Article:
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FDA Proposes Gluten-Free Labeling of Fermented or Hydrolyzed Foods
Jefferson Adams is a freelance writer living in San Francisco. His poems, essays and photographs have appeared in Antioch Review, Blue Mesa Review, CALIBAN, Hayden's Ferry Review, Huffington Post, the Mississippi Review, and Slate among others.
He is a member of both the National Writers Union, the International Federation of Journalists, and covers San Francisco Health News for Examiner.com.View all articles by Jefferson Adams
Celiac.com 12/15/2015 - The FDA is proposing a new rule for naming and labeling fermented and hydrolyzed foods, or foods with these ingredients, claiming to be gluten-free.
Called "Gluten-Free Labeling of Fermented or Hydrolyzed Foods," the rule covers gluten-free labeling of foods like yogurt, sauerkraut, pickles, cheese, green olives, vinegar, and FDA-regulated beers.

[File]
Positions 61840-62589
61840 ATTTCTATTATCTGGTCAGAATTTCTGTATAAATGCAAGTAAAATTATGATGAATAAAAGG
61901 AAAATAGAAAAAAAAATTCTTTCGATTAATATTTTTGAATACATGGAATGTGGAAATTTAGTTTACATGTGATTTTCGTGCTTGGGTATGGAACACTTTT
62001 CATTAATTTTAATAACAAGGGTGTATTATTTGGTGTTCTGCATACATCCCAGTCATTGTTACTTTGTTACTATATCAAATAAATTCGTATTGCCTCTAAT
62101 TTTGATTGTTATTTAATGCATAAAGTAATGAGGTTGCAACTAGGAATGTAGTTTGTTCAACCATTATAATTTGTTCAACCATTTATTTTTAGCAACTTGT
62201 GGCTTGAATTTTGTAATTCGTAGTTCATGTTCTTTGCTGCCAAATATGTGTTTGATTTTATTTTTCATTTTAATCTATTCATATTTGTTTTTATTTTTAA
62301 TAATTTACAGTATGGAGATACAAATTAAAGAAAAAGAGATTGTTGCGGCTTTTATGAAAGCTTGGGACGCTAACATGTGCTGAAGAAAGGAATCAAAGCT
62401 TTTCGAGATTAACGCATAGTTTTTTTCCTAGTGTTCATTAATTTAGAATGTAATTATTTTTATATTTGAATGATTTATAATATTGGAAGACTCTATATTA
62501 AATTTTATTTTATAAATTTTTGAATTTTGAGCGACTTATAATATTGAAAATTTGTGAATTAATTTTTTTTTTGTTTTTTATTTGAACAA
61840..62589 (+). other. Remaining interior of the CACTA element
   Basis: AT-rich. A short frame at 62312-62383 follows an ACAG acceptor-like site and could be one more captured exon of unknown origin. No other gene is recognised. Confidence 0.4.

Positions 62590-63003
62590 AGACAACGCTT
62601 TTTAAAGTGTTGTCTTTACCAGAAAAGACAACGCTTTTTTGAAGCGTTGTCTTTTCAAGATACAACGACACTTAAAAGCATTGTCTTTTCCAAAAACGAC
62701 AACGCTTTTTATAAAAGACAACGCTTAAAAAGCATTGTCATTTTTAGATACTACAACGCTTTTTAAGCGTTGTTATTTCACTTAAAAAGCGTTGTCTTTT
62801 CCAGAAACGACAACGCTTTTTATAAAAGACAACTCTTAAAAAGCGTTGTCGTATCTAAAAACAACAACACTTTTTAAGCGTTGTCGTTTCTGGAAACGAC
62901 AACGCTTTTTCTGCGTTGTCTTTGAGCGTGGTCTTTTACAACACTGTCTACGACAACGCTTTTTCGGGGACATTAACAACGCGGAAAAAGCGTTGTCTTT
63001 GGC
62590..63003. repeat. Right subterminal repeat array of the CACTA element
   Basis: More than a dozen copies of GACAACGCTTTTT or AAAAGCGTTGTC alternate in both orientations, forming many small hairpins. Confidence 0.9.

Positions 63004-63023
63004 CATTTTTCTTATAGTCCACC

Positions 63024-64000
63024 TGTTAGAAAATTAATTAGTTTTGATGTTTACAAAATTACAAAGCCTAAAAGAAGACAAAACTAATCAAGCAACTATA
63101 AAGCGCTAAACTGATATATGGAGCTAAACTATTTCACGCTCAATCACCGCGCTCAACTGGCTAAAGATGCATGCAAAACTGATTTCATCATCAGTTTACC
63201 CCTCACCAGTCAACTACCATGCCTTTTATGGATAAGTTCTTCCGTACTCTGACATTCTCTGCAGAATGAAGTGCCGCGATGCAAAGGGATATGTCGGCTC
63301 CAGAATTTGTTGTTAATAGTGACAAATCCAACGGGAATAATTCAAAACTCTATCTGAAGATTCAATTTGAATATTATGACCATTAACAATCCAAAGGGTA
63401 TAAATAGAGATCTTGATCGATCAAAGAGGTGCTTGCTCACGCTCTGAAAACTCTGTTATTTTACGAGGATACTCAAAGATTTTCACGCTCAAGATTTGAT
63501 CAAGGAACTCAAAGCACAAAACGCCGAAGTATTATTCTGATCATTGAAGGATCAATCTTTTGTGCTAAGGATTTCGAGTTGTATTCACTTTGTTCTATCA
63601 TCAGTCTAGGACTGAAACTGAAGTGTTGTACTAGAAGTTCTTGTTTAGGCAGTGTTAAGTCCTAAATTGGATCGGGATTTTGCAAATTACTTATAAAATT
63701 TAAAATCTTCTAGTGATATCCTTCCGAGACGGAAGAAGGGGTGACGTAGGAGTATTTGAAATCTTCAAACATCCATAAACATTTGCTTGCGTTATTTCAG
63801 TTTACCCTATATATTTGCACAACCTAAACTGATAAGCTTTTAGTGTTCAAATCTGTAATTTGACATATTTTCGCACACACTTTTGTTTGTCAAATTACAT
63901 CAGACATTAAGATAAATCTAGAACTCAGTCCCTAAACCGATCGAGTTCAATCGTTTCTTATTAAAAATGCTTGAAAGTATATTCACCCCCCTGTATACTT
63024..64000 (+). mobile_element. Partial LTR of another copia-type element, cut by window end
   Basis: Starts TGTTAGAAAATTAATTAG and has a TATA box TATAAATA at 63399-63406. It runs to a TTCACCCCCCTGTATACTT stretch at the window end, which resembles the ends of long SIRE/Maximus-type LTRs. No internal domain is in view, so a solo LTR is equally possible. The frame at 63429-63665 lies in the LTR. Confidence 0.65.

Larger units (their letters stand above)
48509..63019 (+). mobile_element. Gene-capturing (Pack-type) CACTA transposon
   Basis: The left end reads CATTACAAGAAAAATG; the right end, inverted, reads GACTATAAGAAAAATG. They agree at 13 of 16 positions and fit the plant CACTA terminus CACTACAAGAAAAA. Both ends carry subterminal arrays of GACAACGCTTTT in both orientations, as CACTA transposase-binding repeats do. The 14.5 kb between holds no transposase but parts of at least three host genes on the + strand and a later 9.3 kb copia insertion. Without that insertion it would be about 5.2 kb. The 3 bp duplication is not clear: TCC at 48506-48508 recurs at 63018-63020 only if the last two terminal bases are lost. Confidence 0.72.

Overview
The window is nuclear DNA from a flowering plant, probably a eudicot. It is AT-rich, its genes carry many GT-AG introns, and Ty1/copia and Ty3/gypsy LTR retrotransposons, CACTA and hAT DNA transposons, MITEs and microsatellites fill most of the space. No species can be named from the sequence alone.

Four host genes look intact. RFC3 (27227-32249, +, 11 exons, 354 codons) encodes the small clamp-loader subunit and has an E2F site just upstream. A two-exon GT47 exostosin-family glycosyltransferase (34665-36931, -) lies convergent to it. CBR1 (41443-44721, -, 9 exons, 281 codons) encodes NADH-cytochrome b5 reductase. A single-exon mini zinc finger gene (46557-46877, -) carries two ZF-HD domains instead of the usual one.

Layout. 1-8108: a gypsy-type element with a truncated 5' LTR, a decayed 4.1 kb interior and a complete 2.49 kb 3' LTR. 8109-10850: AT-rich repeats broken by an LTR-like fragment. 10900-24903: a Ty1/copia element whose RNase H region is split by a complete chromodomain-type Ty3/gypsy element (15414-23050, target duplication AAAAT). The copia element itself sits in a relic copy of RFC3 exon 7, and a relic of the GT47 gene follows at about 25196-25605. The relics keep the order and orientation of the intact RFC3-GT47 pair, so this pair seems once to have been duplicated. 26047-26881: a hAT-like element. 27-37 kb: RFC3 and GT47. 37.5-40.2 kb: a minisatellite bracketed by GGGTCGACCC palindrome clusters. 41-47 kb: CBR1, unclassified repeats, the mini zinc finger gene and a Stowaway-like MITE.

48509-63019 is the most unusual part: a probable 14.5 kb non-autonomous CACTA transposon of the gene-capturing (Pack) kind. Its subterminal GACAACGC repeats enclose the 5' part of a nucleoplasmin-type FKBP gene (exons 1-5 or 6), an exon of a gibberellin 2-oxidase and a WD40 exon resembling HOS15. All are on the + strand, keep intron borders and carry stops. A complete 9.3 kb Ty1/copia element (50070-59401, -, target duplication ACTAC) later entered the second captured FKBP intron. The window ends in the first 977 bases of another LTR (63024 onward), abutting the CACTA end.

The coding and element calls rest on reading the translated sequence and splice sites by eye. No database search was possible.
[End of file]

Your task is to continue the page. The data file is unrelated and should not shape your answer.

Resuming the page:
This is a follow-up to the FDA's final 2013 gluten-free foods rule, which highlighted uncertainty in gluten test results when dealing with intact gluten.
This new rule is meant to serve as an alternative method for the FDA to vet compliance through records from manufacturers. The agency will accept comments starting Wednesday.
Under the new rule, the FDA proposes the following manufacturer requirements:
- The food meets the requirements of the gluten-free food labeling final rule prior to fermentation or hydrolysis;
- The manufacturer has adequately evaluated its process for any potential gluten cross-contact, and where a potential for gluten cross-contact has been identified, the manufacturer has implemented measures to prevent the introduction of gluten into the food during the manufacturing process.
The agency says the proposed rule will address distilled foods compliance through scientific methods that confirm protein's absence (including gluten).
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